Taking portraits at wide apertures and consistently nailing focus is is not an easy task. In fact, it’s a skill that must be practiced in order to master it. However, an aspect not often discussed in regards to capturing sharp images has nothing to do with the lens used or the f-stop. Here is the ultimate guide to capturing tack sharp images at wide apertures.
Since gear is the first thing that often comes to mind, I’d like to quickly take a moment to discuss it and get it out of the way. While this may seem contradictory to what I’ve said in the past, it’s important to make note of the fact that expensive gear does not mean creating amazing images. However, in the particular case of shooting wide, higher end gear is beneficial to achieving sharp results. The reason for this is, a lens like the Nikon 85mm 1.4g has better glass than the consumer version (85mm 1.8). Higher quality glass/elements produces higher quality/sharper images when shot with the widest f-stop. The focus on these $2k lenses are spot on and the fall off in focus will turn you on. With lower end lenses, the images will be slightly soft at the widest apertures. Cheaper glass will need to be stopped down to produce sharp images.
WHAT NEEDS TO BE IN FOCUS
When shooting, the subject’s eyes should be the primary focus. Use the single focus point setting and always place it on the eye closest to the camera. To reiterate, shoot only the eye closest to you, not the nose and definitely not the shirt. The reason why focusing on the eye is the most important is simply for the most cliche of reasons: the eyes are the window to the soul. When viewing an image, it is natural to hone in on the subject’s eyes. If that is not in focus, the power of the image is lessened.
Some people tend to focus and then recompose their image. This may work when shooting at f5.6+ but it definitely does not work when shooting at f1.6. Moving the camera even slightly at 1.6 will render the eyes out of focus. If the subject is moving and you are shooting super wide, I have found that the best thing to do is walk at the same pace as them. Granted, only 1/10 of the images captured will be useable. But the one solid image captured will be of epic proportions. It’s not easy but it’s worth it.
DEPTH OF FIELD
Understanding DOF is vital to shooting wide. The closer the camera is to the subject, the thinner the plane of focus will be (if you’re having trouble with this concept check it out on YouTube).The shallower the DOF, the more noticeable it is if the eye are not in focus. When shooting very closely to the subject, using the widest f-stop is not recommended since the DOF is so thin. Chances are, both eyes will not be in focus and it will be distracting. Being far enough away from the subject means shooting completely wide and having their entire body in focus. It’s important to keep in mind that focus works by how far the subject is from the sensor of the camera. With this knowledge, placing multiple people at an equal distance from the camera and have them all in focus.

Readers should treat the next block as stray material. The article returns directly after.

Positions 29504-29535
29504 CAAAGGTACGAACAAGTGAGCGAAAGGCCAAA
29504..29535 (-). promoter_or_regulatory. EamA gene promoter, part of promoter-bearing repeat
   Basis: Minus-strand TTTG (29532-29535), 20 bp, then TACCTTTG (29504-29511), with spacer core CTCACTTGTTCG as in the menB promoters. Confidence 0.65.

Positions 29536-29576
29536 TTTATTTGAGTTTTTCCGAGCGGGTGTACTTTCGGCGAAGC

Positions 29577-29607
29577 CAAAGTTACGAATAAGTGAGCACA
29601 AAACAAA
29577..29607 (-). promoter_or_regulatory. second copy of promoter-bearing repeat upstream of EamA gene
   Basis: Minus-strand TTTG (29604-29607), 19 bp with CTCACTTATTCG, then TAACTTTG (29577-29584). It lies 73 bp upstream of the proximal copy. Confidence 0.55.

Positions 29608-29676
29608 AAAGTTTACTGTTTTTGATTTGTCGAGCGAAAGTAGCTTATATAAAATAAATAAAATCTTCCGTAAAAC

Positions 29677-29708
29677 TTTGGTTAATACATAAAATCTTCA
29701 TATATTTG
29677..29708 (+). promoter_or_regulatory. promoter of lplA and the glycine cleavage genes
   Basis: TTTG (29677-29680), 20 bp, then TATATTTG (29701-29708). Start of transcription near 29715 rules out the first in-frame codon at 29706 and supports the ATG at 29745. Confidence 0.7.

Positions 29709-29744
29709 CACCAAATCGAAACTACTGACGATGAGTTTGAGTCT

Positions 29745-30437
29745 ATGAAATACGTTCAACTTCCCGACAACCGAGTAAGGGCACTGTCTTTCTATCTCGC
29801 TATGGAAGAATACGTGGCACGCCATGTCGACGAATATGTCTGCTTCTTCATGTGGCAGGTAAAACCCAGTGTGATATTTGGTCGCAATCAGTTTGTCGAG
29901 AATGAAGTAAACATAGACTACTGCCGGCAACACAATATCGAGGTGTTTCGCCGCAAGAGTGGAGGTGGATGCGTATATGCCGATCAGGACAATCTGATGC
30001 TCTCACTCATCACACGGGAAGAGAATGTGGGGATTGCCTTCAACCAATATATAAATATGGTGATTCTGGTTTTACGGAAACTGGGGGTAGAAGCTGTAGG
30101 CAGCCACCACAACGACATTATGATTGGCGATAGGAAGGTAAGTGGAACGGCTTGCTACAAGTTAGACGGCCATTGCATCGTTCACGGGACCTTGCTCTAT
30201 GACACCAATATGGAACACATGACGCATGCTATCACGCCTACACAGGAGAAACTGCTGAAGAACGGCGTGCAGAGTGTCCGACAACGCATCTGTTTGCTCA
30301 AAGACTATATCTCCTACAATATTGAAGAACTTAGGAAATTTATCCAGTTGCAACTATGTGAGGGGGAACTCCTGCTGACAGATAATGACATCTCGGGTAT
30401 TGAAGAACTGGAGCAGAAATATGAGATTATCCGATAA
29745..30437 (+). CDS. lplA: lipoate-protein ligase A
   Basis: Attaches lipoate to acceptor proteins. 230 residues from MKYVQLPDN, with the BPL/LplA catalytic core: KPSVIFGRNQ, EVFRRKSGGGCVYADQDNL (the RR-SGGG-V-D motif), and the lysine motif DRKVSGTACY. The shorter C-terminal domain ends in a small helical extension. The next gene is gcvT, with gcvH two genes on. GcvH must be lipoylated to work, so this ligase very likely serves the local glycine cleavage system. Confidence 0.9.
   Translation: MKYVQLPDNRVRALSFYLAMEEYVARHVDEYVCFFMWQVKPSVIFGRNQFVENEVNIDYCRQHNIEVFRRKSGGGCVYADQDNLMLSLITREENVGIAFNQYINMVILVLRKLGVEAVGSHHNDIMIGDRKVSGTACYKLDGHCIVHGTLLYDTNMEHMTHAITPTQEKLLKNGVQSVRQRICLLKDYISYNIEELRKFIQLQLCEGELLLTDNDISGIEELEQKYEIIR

THE ILLUSION OF SHARP IMAGES
For an image to be considered sharp, it needs to have contrast. Proper lighting leads to the contrast necessary for the illusion of “sharp” images. If the lighting is flat the subject will not look 3-dimensional and regardless of how perfect the focus is, the image won’t look sharp. This point cannot be stressed enough. With that in mind, post processing plays an integral role in this illusion. By enhancing the contrast in the skin, eyes and clothes the image will look 10x sharper. In my one on one online workshops I tackle this entire process and explain why and how to make your images pop. This is probably the most important aspect of portrait photography often not discussed and even more often over looked. All the settings and gear in the world will not substitute understanding the illusion behind a “sharp” looking image and being aware of this allows you to shoot with one lens and nothing else and still produce mind blowing work.
You see, you need to realize that the term “sharpness” has to be understood as an illusion. A person’s eye naturally detects edges to register sharpness, and shadows and highlights in order to record the depth in a subject. In laymen’s terms, what makes something sharp is when there is a light pixel next to a dark pixel and very little grey pixels in between. When using any method of sharpening in post process, in essence all that is being done is taking these edges (the dark pixels and the light pixels) and adding contrast to it. If you were to zoom into a photo at the pixel level and use a sharpening tool, the edges will display signs of higher levels of contrast.For a more indepth understanding on this topic: The Secret to Crafting Stunningly Sharp Images
AUTO FOCUSING ISSUES
Both a camera and lenses must be properly calibrated by manufacturers in order to yield sharp images. Various factors such as manufacturer defects, sample variation, insufficient quality assurance testing/tuning and improper shipping and handling can all negatively impact autofocus precision. A lot of photographers get frustrated after spending thousands of dollars on camera equipment and not being able to get anything in focus. This is a long topic and one I perfer not to have in this article. If you're experincing calibration issues, Nasim Mansurov has a fantastic article that will help you understand and calibrate your gear properly. It can be as easy as fine tuning a lens with a simple adjustment in your camera settings.
Keep in mind that even if you follow all the steps listed above, 25% of your images will likely miss focus. You must decide if it’s worth it to shoot wide. And yes, even those who’ve been shooting wide open every day for years still don’t nail focus for large percentage of their images.